Connection Between Circumference and Surface Area
Date: 05/08/98 at 16:26:53 From: MARGOT DIAZ LEARNED Subject: Derivation of the formula for surface area of a sphere I am helping a 7th grader with his math and we got to this section in his book about the formula for the surface area of a sphere. It said you could not intuitively figure out the connection between the area of a circle and the surface area of a sphere and that you could look up the derivation of the formula in other texts. Anyway, we got interested in it, but I don't have any other geometry texts lying about the house, so I came here and found that someone had asked a similar question for which they received an answer from Dr. Anthony, but the explanation is beyond my son, and I was wondering if you could explain it for the more mathematically illiterate, such as a 7th grader and a mom type?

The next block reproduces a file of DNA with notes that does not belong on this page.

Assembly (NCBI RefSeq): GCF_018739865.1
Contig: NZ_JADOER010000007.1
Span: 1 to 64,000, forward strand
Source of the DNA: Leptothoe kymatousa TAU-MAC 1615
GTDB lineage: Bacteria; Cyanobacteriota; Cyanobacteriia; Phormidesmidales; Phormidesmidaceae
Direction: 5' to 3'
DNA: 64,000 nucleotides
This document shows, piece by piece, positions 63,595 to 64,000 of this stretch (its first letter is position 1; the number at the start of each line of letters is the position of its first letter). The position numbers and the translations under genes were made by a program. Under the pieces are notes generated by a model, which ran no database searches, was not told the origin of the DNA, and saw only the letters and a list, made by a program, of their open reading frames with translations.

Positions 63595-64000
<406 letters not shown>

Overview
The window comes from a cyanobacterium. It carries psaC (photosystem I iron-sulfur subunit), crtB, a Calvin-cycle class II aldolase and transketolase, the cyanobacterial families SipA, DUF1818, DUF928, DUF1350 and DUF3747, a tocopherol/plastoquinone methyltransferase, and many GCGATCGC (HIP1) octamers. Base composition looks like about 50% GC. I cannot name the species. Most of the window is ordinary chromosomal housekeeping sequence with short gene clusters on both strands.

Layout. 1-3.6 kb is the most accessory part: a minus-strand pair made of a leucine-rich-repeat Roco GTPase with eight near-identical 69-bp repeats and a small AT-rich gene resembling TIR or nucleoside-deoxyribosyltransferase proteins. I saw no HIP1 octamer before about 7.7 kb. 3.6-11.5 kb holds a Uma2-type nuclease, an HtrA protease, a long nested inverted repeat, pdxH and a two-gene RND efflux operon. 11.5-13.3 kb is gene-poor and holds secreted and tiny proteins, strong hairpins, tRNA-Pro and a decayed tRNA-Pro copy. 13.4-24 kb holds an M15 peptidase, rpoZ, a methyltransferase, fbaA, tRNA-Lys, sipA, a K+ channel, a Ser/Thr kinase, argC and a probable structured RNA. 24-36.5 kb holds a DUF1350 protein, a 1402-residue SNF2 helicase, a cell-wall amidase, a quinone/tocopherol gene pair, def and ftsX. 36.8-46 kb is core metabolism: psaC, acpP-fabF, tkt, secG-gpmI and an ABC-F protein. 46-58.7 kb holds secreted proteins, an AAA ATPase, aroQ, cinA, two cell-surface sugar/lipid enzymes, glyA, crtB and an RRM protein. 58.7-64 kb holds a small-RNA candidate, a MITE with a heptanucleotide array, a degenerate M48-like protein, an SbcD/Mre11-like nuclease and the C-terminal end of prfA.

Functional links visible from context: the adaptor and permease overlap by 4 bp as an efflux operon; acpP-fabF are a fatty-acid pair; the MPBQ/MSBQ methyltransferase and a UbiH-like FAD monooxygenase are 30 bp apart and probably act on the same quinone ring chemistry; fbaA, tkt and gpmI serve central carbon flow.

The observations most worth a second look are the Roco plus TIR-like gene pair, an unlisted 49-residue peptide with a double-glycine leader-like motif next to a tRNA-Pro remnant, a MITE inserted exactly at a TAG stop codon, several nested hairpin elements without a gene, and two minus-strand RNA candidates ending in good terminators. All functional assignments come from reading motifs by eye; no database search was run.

Date: 05/19/98 at 11:21:12 From: Doctor Jeremiah Subject: Re: Derivation of the formula for surface area of a sphere Hi Margot: You wanted to know about the connection between the area of a circle and the surface area of a sphere. Actually those two equations are not related. Instead the circumference of a circle has a connection to the surface area of a sphere and the area of a circle has a connection to the volume of a sphere. Circumference is the space taken up by the line around the outside of the circle and surface area is the space taken up by the outside of a sphere. That is why they are related to each other. The area of a circle is the space inside of the circle and volume of a sphere is the space taken up by the inside of a sphere. The circumference of a circle is: 2*Pi*R The surface area of a sphere is: 4*Pi*R^2 The area of a circle is: Pi*R^2 The volume of a sphere is: 4/3*Pi*R^3 To understand the relationship between the equations you need to notice that all of them involve the radius R. The way you can tell how many R's to include (or what power to raise R to) is by how many dimensions the object you are measuring has. When measuring the circumference of a circle, you are measuring the distance along a curved line, which is a one-dimensional curved line. If you look at the formula (2*Pi*R) there is only one factor of R in it, which corresponds with the one dimension. When measuring the area of a circle, you are measuring something in two dimensions, which corresponds with the two R's in the formula: Pi*R^2. It gets a little bit more complicated when we talk about surface area. While a sphere is definitely in 3 dimensions, its surface area is really only two-dimensional. Imagine measuring the surface area by wrapping the sphere in paper, and then cutting the paper off and flattening it out to measure how big it is. The surface area is two-dimensional, just like this paper. Now look at the formula for the surface area: 4*Pi*R^2 - we're still in two dimensions. So you can see that the difference is between related equations like circumference and surface area is that when you increase the number of dimensions from one to two or from you need to increase the exponent and find a new value for the coefficient at the front. To understand why the number in front changes, think about when a square changes to a cube and the perimeter of the square changes to surface area of a cube: Perimeter of a square = 4L (space around the outside of a square is 4 times the size of the side which is a line) Surface area of a cube = 6*L^2 (space around the outside of a cube is 6 times the size of the side which is a square) See how the number in front changes? This is something that always happens. To understand what the value should be in any particular situation requires calculus. Does that help? If you need more help please write again. -Doctors Jeremiah and Sonya, The Math Forum Check out our web site! http://mathforum.org/dr.math/
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